Project’s success is highly dependent on the risk analysis phase.
Doesn’t work well for smaller projects.

Evolutionary Prototyping
Evolutionary prototyping uses multiple iterations of requirements gathering and analysis, design and prototype development. After each iteration, the result is analyzed by the customer. Their response creates the next level of requirements and defines the next iteration
· Customers can see steady progress
· This is useful when requirements are changing rapidly, when the customer is reluctant to commit to a set of requirements, or when no one fully understands the application area

· It is impossible to know at the outset of the project how long it will take.
· There is no way to know the number of iterations that will be required.
Evolutionary Prototyping Summary The manager must be vigilant to ensure it does not become an excuse to do code-and-fix development.

If you don't use a methodology, it's likely you are doing code-and-fix. Code-and-fix rarely produces useful results. It is very dangerous as there is no way to assess progress, quality or risk.
· No time spent on "overhead" like planning, documentation, quality assurance, standards enforcement or other non-coding activities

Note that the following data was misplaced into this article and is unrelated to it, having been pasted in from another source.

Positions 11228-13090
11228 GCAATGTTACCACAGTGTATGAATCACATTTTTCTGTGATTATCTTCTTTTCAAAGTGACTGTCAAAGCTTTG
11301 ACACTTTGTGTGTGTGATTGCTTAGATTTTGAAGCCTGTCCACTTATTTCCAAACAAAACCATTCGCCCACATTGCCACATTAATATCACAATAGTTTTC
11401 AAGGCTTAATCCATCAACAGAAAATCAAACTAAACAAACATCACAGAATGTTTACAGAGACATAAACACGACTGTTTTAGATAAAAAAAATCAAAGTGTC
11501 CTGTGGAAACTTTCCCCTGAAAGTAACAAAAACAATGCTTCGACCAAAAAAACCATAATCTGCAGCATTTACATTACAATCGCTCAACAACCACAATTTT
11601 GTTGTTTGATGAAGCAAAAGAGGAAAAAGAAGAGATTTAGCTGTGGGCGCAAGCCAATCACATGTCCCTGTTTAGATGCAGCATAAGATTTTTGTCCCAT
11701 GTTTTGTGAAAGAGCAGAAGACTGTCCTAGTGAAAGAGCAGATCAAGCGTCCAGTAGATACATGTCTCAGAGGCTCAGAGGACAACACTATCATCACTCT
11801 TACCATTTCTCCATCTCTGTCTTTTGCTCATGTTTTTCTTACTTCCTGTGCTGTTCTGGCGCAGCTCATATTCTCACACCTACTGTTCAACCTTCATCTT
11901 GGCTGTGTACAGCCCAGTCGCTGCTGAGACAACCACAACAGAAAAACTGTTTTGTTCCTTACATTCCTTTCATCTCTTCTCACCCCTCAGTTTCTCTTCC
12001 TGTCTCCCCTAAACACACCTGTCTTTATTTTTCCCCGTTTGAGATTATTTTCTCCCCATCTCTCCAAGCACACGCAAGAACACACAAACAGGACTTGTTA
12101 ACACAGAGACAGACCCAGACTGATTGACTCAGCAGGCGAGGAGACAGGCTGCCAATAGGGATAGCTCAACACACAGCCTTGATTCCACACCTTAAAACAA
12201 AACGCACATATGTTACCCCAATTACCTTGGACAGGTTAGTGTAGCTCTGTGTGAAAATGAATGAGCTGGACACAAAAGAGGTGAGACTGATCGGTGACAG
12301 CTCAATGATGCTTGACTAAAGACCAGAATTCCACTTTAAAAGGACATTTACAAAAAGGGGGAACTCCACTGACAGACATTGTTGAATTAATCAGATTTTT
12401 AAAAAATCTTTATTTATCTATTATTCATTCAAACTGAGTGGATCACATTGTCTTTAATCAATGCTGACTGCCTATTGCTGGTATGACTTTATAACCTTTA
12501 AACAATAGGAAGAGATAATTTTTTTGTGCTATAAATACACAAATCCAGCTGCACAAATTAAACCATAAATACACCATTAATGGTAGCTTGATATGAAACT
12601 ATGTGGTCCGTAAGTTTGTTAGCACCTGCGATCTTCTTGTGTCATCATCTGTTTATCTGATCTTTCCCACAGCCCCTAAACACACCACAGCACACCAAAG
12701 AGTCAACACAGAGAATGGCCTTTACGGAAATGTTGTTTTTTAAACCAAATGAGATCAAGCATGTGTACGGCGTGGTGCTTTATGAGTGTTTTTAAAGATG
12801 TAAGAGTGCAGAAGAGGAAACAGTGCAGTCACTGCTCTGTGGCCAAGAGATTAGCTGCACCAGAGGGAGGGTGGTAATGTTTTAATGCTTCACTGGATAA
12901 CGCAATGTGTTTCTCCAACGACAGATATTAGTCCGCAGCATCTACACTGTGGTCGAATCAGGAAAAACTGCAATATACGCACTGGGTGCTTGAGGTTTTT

· Requires little experience

· Dangerous.
· No means of assessing quality or identifying risks.
· Fundamental flaws in approach do not show up quickly, often requiring work to be thrown out.
Code-and-Fix Summary Code-and-fix is only appropriate for small throwaway projects like proof-of-concept, short-lived demos or throwaway prototypes

· Won't be able to predict the full range of functionality.
Design-to-Schedule SummaryIn design-to-schedule delivery, it is critical to prioritize features and plan stages so that the early stages contain the highest-priority features. Leave the lower priority features for later

Staged Delivery
Although the early phases cover the deliverables of the pure waterfall, the design is broken into deliverables stages for detailed design, coding, testing and deployment.
· Can put useful functionality into the hands of customers earlier than if the product were delivered at the end of the project.

· Doesn't work well without careful planning at both management and technical levels

Staged Delivery Summary For staged delivery, management must ensure that stages are meaningful to the customer. The technical team must account for all dependencies between different components of the system

Evolutionary Delivery
Evolutionary delivery straddles evolutionary prototyping and staged delivery
Enables customers to refine interface while the architectural structure is as

Doesn't work well without careful planning at both management and

Evolutionary Delivery Summary For evolutionary delivery, the initial emphasis should be on the core components of the system. This should consist of lower level functions which are unlikely to be changed by customer feedback

Like staged delivery, design-to-schedule is a staged release model. However, the number of stages to be accomplished are not known at the outset of the project.
· Produces date-driven functionality, ensuring there is a product at the critical date.
· Covers for highly suspect estimates